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March 18, 2007

Looking Ahead to 2007: Mike Mussina
by SG

Mike Mussina put up two of the worst seasons of his career in 2004 and 2005. Entering the final guaranteed year of his contract at age 37, a rebound seemed to be less likely than a continued descent. However, a spring training discovery by Jorge Posada that Mussina's grip was tipping his changeup was credited with Mussina rebounding last season. I think improved health was also a factor.

The table below shows the pitch results for all of major league baseball in 2006, as well as Mussina's 2004-2005 seasons, and 2006, expressed as a percentage of all pitches thrown.

The only real change between 2004-2005 and 2006 was that Mussina threw fewer pitches that were called for balls, and more called strikes. Hitters put the same percentage of balls in play, and swung and missed at the same percentage of pitches. If the changeup was more deceptive, it wasn't causing hitters to swing and miss any more often. This tells me Moose's health was probably the main factor in his 2006 resurgence.

Mussina's ERA went up as the season progressed. From the start of the season through May 31, Mussina had an ERA of 2.42. From June 1 on, it was 4.28. However, his FIP (fielding independent pitching) was fairly consistent throughout the season. FIP is a quick and east way to remove the factors that are at least partially outside of a pitcher's control when assessing their performance, by focusing on the components that they have direct control over, namely HRs, BB + HBP, and Ks. It's calculated using the following formula:

(13 x HR + 3 x (HBP + BB) - 2 x K ) / IP + 3.2

The final result is a # that should scale fairly closely to ERA. If a pitcher's ERA doesn't line up with their FIP, you should expect them to move closer together the more they pitch. This is illustrated very clearly if you look at Mussina's 2006.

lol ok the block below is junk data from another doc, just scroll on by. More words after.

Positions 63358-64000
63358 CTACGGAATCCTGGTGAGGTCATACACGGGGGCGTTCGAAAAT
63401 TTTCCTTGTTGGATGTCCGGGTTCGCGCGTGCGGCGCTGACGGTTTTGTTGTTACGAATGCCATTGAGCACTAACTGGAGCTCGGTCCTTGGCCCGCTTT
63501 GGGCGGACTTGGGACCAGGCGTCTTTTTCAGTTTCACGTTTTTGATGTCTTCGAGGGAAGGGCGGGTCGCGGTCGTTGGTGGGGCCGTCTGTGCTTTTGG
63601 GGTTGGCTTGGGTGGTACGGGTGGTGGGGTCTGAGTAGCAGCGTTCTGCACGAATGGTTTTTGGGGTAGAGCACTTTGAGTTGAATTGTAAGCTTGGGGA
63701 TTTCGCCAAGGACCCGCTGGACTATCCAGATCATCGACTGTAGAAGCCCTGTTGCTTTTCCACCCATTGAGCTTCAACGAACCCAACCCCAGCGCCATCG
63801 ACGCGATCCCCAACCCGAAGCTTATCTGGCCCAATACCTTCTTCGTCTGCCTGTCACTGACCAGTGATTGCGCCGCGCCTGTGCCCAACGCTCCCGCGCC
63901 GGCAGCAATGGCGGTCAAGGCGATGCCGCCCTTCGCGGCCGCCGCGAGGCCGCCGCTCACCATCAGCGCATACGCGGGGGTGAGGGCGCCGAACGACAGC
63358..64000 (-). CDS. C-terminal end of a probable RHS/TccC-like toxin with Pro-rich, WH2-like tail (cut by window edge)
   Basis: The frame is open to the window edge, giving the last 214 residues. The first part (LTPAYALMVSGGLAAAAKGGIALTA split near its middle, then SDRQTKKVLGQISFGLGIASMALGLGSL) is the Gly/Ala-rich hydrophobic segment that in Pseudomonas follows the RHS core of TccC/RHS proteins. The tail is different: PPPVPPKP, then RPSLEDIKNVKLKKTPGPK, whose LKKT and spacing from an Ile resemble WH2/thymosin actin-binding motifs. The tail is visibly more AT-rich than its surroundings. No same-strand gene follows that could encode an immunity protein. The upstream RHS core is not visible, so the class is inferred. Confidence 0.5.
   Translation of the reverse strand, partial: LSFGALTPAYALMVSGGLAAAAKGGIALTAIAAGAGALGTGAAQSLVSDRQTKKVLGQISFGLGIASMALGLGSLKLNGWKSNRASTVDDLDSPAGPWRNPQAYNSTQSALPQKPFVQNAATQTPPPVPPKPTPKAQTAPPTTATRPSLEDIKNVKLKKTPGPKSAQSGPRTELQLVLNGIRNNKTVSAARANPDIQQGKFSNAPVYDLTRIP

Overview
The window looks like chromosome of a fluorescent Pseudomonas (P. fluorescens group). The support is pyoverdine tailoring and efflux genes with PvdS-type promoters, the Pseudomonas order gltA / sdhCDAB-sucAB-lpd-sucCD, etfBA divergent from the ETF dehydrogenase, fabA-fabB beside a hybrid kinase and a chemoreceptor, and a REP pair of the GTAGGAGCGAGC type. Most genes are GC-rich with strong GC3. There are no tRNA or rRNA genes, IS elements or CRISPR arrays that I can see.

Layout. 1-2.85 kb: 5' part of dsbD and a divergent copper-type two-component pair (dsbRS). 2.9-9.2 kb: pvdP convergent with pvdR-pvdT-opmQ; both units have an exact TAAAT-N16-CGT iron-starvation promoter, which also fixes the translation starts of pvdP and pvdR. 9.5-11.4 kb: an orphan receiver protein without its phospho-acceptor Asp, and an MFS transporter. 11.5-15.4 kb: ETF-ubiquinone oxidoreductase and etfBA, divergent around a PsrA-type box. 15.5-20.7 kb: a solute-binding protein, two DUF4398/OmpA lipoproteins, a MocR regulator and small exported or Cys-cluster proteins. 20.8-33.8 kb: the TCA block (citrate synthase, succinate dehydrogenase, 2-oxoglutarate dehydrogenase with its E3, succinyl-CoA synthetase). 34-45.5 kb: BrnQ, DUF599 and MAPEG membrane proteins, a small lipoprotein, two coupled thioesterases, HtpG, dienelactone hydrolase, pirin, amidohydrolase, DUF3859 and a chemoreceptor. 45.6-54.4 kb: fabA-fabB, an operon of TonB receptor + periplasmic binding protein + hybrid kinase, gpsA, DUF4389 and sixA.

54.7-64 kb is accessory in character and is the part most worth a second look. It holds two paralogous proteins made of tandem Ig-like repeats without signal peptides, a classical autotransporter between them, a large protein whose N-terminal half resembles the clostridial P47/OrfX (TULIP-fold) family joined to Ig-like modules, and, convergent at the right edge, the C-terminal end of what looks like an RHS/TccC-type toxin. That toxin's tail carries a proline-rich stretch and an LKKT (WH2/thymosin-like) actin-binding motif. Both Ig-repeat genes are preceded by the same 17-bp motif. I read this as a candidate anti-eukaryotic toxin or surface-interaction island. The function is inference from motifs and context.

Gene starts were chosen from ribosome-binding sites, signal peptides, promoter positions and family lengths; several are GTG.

So, he was probably a little bit fortunate in the first half of the season, and a little unfortunate in the second half, but he basically pitched fairly consistently well all season. In 2006 among ERA qualifiers, Mussina's FIP was fifth in the league, behind Santana, Bonderman, Sabathia, and Lackey. He was also able to go a little deeper into games this season compared to last year, but he's still not much more than a six inning pitcher most of the time. Here's how Mussina's performance in 2006 breaks down by inning.

Calculating ERA from the play by play data is a little tricky due to inherited runners and partial innings, so instead I'm using CERA here (component ERA). This is calculated using the formula 31 x OBP x SLG. As you can see, the sixth inning is by far Mussina's worst (with a significant sample size), yet for some reason Joe Torre is often asleep at the switch when the implosion comes. It would behoove the Yankees to have someone at least loosening in the pen when the sixth inning starts in a Mussina game. With a fifty man bullpen that shouldn't be an issue.

Mussina projects to be worse in 2007, which is understandable given his 2004 and 2005 seasons.

RSAA is runs saved above average.

Anyone who can't see the charts above should be able to view them via this link.

He's still projected to be around a win above average, or three wins above a replacement pitcher. If he is healthy, I'd expect him to better those projections, but health is a legitimate concern, and he hasn't looked particularly good in spring training so far, although he pitched pretty well today.

This season will be a pivotal one for Mussina's fading Hall of Fame chances. He lacks a lot of the baubles that a typical HOFer has, but if he can get a World Series title and/or a 20 win season, it'll help his chances a lot.